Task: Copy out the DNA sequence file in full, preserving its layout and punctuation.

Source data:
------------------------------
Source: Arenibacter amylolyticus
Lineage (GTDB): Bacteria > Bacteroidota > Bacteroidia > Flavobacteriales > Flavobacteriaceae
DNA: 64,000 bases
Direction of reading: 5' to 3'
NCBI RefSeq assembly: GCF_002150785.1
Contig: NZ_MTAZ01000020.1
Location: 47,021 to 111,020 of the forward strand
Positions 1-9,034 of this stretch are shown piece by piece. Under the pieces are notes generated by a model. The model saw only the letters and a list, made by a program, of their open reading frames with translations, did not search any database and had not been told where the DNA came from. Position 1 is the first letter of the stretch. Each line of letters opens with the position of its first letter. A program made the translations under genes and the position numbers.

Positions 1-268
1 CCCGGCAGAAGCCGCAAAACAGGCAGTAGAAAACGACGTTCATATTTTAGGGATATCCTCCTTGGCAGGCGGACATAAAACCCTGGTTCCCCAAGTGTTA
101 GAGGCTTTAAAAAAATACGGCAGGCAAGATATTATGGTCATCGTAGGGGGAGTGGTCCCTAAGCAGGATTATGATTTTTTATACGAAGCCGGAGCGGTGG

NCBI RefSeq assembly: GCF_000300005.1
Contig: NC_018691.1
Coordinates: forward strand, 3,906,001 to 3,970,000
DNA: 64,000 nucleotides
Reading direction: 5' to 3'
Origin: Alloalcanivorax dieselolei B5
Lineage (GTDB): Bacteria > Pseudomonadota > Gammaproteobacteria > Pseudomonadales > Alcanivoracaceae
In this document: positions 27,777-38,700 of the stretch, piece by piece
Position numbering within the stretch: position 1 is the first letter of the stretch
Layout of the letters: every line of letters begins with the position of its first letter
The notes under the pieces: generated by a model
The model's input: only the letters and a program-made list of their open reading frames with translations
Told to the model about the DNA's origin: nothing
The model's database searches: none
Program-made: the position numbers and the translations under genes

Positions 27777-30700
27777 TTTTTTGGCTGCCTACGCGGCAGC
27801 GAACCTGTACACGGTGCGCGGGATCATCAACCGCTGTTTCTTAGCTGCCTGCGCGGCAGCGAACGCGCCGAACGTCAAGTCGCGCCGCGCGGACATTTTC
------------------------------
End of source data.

Source: Arenibacter amylolyticus
Lineage (GTDB): Bacteria > Bacteroidota > Bacteroidia > Flavobacteriales > Flavobacteriaceae
DNA: 64,000 bases
Direction of reading: 5' to 3'
NCBI RefSeq assembly: GCF_002150785.1
Contig: NZ_MTAZ01000020.1
Location: 47,021 to 111,020 of the forward strand
Positions 1-9,034 of this stretch are shown piece by piece. Under the pieces are notes generated by a model. The model saw only the letters and a list, made by a program, of their open reading frames with translations, did not search any database and had not been told where the DNA came from. Position 1 is the first letter of the stretch. Each line of letters opens with the position of its first letter. A program made the translations under genes and the position numbers.

Positions 1-268
1 CCCGGCAGAAGCCGCAAAACAGGCAGTAGAAAACGACGTTCATATTTTAGGGATATCCTCCTTGGCAGGCGGACATAAAACCCTGGTTCCCCAAGTGTTA
101 GAGGCTTTAAAAAAATACGGCAGGCAAGATATTATGGTCATCGTAGGGGGAGTGGTCCCTAAGCAGGATTATGATTTTTTATACGAAGCCGGAGCGGTGG

NCBI RefSeq assembly: GCF_000300005.1
Contig: NC_018691.1
Coordinates: forward strand, 3,906,001 to 3,970,000
DNA: 64,000 nucleotides
Reading direction: 5' to 3'
Origin: Alloalcanivorax dieselolei B5
Lineage (GTDB): Bacteria > Pseudomonadota > Gammaproteobacteria > Pseudomonadales > Alcanivoracaceae
In this document: positions 27,777-38,700 of the stretch, piece by piece
Position numbering within the stretch: position 1 is the first letter of the stretch
Layout of the letters: every line of letters begins with the position of its first letter
The notes under the pieces: generated by a model
The model's input: only the letters and a program-made list of their open reading frames with translations
Told to the model about the DNA's origin: nothing
The model's database searches: none
Program-made: the position numbers and the translations under genes

Positions 27777-30700
27777 TTTTTTGGCTGCCTACGCGGCAGC
27801 GAACCTGTACACGGTGCGCGGGATCATCAACCGCTGTTTCTTAGCTGCCTGCGCGGCAGCGAACGCGCCGAACGTCAAGTCGCGCCGCGCGGACATTTTC